An investigation was made of the characteristics of the formation of a selfcontroled volume discharge for the pumping of CO2 lasers, i.e. self-sustained volume discharge (SSVD), which involved a preliminary filling of a discharge gap by an electron flux from an auxiliary-discharge plasma. We have found that this method was suitable for large interelectrode gaps, that distortion of the electric field in the gap by the space charge of the electron flux played an important role in the formation of the discharge and that the electrodes could be profiled dynamically during propagation of an electron flux through the discharge gap and a SSVD could form in systems with a strongly inhomogeneous field. High power SSVD based CO2 laser systems have been created and investigated.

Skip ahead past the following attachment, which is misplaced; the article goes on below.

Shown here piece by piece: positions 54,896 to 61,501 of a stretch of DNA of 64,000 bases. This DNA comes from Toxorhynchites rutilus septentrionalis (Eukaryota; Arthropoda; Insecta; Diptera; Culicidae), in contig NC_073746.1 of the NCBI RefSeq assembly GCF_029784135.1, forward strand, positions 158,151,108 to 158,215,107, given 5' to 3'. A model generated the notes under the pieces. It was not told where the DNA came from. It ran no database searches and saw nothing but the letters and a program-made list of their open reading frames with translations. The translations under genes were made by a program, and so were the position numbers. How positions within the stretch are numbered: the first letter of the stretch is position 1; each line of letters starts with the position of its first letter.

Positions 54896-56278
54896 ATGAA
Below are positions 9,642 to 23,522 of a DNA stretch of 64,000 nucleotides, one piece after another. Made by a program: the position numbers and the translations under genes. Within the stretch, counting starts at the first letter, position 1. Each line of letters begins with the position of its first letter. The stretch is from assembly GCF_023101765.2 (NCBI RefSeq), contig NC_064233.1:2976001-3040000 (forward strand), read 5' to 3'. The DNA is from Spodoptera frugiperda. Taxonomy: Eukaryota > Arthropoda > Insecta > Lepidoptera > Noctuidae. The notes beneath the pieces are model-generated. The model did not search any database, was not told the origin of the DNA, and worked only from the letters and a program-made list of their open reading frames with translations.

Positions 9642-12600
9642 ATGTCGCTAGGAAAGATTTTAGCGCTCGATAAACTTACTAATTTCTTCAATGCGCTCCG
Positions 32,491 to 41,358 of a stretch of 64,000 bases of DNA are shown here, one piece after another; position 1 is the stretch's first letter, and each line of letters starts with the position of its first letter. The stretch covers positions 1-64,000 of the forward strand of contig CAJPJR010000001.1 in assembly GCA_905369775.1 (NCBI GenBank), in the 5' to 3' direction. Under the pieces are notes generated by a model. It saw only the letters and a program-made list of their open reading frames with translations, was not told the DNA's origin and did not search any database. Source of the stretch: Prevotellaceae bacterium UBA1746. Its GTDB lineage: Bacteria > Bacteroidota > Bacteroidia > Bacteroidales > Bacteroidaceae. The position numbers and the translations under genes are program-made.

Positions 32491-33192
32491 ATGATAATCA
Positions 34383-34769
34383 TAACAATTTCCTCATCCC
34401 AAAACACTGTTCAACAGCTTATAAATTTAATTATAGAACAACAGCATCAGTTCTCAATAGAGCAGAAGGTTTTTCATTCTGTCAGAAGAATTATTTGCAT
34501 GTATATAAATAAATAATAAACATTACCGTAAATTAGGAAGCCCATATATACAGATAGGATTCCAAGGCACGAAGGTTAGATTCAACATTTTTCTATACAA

Another type of self-controled volume discharge without pre-ionization, i.e. a selfinitiated volume discharge (SIVD), in nonchain HF lasers with SF6−C2H6 mixtures was investigated as well in our review. We have established that, after the primary local electrical breakdown of the discharge gap, the SIVD spreads along the gap in directions perpendicular to that of the electric field by means of the successive formation of overlapping diffuse channels under a discharge voltage close to its quasi-steady state value. It is shown that, as new channels appear, the current flowing through the channels formed earlier decreases. The volume occupied by the SIVD increases with increase in the energy deposited in the plasma and, when the discharge volume is confined by a dielectric surface, the discharge voltage increases simultaneously with increase in the current. The possible mechanisms which explain the observed phenomena, namely the dissociation of SF6 molecules and electron attachment SF6 molecules, are examined. A simple analytical model, which makes it possible to describe these mechanisms at a qualitative level, was developed. High power SIVD based HF(DF) lasers have been developed and tested.
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